The International Monetary Fund has disbursed a fresh loan to Armenia, completing a $407 million lending program that has bolstered macroeconomic stability in the country in the last three years.
The allocation worth around $84 million is the sixth and final installment of the Extended Fund Facility (EFF) and Extended Credit Facility (ECF) arrangements launched by the IMF in June 2010 following a severe recession that hit the Armenian economy. The low-interest loans have been used for financing the Armenian government’s budget deficits and shoring up the national currency, the dram.
In a statement issued late on Monday, the fund’s executive board said IMF-backed government policies have since helped to accelerate economic growth, rein in inflation, strengthen the Armenian banking sector and cut the budget deficits. “The reduction of the fiscal deficit over the past three years, which has included substantial tax revenue increases, has reestablished fiscal sustainability and contributed to external adjustment,” it said.
“At the same time, significant challenges and vulnerabilities remain,” cautioned the statement. “Robust growth has resumed, but has reflected in part rapid growth of credit and consumption, favorable weather, and high metals prices. More progress is needed to continue the external adjustment, reduce poverty, further restore buffers, and enhance the business climate and private sector- and export-led growth.”
The release of the fresh loan tranche coincided with yet another visit to Armenia by a high-level IMF mission. Mark Horton, the mission chief, met with Prime Minister Tigran Sarkisian earlier on Monday. An Armenian government statement said the two men praised the results of the three-year IMF scheme and discussed “issues related to a new bilateral program.”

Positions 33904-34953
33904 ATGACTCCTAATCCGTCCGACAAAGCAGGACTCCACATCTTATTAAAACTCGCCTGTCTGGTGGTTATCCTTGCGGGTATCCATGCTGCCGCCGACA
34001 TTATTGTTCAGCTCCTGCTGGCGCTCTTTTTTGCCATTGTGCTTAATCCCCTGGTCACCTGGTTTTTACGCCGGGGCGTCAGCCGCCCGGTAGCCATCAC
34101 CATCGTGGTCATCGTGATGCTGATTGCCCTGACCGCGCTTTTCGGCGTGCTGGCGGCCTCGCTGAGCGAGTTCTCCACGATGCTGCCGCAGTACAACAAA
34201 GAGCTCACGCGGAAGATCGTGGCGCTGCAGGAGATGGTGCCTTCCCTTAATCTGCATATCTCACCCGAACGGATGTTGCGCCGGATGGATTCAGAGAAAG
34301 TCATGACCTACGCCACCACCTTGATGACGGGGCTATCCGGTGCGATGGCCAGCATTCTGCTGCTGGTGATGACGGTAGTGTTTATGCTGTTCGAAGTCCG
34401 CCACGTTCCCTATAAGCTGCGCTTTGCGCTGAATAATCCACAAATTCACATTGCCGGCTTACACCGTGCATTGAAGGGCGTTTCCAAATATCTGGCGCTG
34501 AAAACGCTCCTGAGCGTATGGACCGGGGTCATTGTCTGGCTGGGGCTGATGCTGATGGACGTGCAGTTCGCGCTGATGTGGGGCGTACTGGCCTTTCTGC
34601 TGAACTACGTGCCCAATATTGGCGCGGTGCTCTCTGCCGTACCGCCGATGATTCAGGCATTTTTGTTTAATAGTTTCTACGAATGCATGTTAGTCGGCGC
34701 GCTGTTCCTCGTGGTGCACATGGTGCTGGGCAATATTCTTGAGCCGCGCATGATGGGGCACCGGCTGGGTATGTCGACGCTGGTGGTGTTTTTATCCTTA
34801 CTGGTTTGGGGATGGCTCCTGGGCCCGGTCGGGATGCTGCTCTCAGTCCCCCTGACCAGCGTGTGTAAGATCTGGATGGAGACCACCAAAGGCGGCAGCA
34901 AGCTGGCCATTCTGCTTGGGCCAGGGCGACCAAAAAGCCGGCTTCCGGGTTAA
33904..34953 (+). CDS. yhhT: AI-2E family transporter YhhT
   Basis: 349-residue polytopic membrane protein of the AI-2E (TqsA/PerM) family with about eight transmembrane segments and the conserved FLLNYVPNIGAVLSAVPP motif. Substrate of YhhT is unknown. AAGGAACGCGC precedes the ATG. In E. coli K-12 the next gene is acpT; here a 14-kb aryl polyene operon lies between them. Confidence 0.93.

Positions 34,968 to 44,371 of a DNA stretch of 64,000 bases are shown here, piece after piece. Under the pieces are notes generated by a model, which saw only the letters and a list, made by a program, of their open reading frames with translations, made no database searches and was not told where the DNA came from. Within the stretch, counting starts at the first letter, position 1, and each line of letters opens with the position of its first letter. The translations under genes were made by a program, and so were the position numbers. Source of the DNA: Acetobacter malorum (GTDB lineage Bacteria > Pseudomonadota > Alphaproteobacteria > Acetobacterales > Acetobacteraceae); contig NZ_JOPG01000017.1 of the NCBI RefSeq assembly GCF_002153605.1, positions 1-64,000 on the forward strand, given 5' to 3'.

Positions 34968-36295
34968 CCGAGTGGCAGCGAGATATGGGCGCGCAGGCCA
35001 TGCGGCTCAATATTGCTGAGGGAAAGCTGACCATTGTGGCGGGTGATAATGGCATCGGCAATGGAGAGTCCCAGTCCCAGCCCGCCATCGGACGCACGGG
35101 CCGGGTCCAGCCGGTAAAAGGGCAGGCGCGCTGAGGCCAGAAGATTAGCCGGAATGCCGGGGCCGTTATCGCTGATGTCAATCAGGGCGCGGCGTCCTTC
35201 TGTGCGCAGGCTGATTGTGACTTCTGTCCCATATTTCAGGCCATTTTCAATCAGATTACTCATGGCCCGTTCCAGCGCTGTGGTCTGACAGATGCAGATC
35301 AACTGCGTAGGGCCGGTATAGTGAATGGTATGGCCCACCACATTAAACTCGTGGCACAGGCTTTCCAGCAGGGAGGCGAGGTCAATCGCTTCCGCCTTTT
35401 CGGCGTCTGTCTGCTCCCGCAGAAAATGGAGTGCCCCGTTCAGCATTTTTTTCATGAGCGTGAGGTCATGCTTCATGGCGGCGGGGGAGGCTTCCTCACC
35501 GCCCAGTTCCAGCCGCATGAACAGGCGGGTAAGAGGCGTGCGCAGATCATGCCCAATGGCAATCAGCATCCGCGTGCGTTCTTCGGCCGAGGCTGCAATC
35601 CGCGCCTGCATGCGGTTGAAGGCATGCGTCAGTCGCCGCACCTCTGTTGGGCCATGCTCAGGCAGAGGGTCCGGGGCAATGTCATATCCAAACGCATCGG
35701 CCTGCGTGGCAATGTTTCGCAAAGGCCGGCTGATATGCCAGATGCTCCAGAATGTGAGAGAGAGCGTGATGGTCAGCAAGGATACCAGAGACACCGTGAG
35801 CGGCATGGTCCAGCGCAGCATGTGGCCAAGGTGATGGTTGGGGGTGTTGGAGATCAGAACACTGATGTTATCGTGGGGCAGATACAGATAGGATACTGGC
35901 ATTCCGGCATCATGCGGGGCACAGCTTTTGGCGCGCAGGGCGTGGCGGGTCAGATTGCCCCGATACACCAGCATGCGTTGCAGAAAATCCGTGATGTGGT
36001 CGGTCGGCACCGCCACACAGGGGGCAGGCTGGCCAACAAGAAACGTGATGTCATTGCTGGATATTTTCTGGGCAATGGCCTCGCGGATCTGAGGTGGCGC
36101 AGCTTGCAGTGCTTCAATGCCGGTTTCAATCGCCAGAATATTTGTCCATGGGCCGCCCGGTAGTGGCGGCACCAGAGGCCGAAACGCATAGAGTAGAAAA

The government has yet to publicly specify the amount of fresh IMF loans sought by it. The fund’s outgoing resident representative in Armenia, Guillermo Tolosa, indicated last month that continued IMF funding is conditional on a more radical reform of Armenia’s flawed business environment.
In a joint article circulated on May 14, Tolosa and Horton warned that the authorities in Yerevan must end the privileged treatment of some businesspeople and improve tax collection if they are to speed up Armenia’s economic development. “We think the gradualist approach has run its course. Unless changes are deep and swift, the positive results that Armenians desire will also be gradual in coming, if they come at all,” they wrote.
Tolosa subsequently downplayed that unusually blunt message, saying that the authorities have made progress in recent years. He said they have assured the IMF that they are committed to implementing “deeper and more comprehensive” reforms.
Visiting Poland late last month, President Serzh Sarkisian said greater Western economic assistance to his country is vital for the success of those reforms.